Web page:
Onthisday, the 22nd of August 1818 Grand Duke Karl Ludwig of Baden signed the new Constitution of Baden into law, one of the most advanced constitutions of its day.

The citizens of Baden were granted habeas corpus, freedom of property, religion, equality before the law and the removal of feudal structures. The constitution established a parliament with material involvement in legislation and an independent judiciary.

By modern standards the constitution leaves much to be desired. The King had the exclusive right to propose laws and the nobility had a de-facto veto against rules they disliked. However, this has to be seen in the context of the times. We are in the year 1818, a time of conservative backlash after the French Revolution. The Congress of Vienna had brought back conservative monarchy and a year later the Carlsbad Decrees implement censorship, ban liberal professors and student organisations across the German Federation.

The background to this more liberal approach may be found in part in the Grand Duke’s personal convictions. But probably more important were the dismal state of finances and economy after the Napoleonic wars. Fear of revolution was in the air. In 1815 the citizens of Heidelberg led by the law professor Christoph R.D. Martin made a forceful request to the Grand Duke to call a parliament.

Baden furthermore had to integrate a large number of smaller principalities that they had received in the reorganisation of Germany in 1806. Karl Friedrich Nebenius who led the development of the constitution combined political instincts, administrative skills and a good understanding of economics. He devised the constitution as both an instrument to integrate the new population as well as creating conditions for economic growth.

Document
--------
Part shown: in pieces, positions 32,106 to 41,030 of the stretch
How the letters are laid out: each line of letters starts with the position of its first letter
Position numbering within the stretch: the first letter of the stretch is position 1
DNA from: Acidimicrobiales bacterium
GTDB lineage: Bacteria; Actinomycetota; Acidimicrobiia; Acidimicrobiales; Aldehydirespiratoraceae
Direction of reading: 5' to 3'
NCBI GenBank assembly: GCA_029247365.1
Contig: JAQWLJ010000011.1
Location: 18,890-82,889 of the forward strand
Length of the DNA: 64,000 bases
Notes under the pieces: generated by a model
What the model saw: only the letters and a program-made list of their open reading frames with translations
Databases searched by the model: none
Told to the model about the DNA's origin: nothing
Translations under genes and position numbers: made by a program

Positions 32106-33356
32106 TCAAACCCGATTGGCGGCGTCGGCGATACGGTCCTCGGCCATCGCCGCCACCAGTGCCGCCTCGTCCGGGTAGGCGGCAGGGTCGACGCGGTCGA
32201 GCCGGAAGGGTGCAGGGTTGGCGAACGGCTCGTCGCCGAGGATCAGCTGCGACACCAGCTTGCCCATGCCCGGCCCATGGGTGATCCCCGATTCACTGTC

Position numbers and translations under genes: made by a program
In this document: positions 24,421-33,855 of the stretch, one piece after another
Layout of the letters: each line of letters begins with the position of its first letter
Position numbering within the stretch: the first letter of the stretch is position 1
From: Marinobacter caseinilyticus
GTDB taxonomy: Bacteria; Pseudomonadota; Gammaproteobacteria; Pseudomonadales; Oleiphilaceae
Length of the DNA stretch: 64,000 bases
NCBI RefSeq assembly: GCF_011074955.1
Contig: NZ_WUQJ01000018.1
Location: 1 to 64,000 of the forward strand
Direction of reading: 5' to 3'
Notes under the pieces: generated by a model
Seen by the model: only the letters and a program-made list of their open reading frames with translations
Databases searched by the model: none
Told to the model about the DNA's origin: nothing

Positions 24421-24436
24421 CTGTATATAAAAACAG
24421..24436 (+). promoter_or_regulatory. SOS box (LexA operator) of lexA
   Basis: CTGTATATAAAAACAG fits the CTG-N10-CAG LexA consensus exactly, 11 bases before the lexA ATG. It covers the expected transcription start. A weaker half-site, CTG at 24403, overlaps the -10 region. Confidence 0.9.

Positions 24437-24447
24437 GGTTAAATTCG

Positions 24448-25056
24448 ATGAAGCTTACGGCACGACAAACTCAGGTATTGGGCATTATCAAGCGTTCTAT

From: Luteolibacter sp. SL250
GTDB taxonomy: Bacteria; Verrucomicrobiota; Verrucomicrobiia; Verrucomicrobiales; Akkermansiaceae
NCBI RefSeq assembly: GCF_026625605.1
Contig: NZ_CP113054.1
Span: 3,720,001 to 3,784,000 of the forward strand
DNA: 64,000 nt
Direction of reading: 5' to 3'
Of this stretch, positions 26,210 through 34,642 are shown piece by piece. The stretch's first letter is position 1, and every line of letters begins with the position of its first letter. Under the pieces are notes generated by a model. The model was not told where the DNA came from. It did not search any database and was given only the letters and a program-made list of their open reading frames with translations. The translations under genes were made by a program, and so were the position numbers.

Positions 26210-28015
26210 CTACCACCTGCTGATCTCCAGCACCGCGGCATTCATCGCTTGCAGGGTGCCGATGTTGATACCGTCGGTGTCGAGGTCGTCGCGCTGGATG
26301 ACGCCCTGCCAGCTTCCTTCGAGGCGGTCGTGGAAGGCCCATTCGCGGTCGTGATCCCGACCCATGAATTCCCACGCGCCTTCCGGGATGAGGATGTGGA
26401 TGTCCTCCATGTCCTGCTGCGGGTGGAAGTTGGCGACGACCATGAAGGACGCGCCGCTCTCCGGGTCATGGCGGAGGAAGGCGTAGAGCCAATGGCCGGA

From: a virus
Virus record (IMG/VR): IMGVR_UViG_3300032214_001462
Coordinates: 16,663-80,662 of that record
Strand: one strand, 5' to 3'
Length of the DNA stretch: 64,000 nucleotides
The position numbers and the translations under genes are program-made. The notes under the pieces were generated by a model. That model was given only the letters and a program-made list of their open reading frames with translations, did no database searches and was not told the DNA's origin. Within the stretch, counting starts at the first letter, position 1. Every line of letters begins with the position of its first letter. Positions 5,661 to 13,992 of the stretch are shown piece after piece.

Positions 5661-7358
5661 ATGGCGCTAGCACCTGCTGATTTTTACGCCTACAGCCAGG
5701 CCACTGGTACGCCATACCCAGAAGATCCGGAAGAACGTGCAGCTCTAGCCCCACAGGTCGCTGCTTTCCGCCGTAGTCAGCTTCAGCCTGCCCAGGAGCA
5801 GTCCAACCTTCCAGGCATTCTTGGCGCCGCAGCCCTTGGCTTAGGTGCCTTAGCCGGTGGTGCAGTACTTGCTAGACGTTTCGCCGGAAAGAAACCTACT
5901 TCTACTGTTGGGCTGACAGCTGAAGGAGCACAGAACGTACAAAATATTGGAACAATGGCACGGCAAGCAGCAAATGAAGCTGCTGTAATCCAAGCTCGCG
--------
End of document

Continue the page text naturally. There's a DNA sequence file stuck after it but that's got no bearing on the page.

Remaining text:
The Constitution of 1818 did not remain unchallenged. The new Grand Duke, Ludwig tried to wind back the clock, manipulated elections, dissolved the chamber, removed administrative support etc. In 1825 he managed to revise the constitution in 1825. Once Ludwig had passed the baton to the next Grand Duke, in 1830, the constitution was reinstated and far reaching liberal reforms attempted.

Until the revolution of 1848, the parliament (Staendeversammlung) of Baden was the place for the liberal opposition in Germany to be heard. The greater freedoms made Baden a refuge for liberal though in Germany. The universities of Heidelberg and Freiburg attracted great scholars like Karl von Rotteck whose political views were unwelcome elsewhere.

It ingrained a liberal and democratic tradition that became most visible in the Revolution of 1848, where Baden became a (short-lived) republic. When the revolution failed many liberals from Baden emigrated to the US where they became known as the Forty-Eighters. Names like Friedrich Hecker and Carl Schurz and Franz Sigel.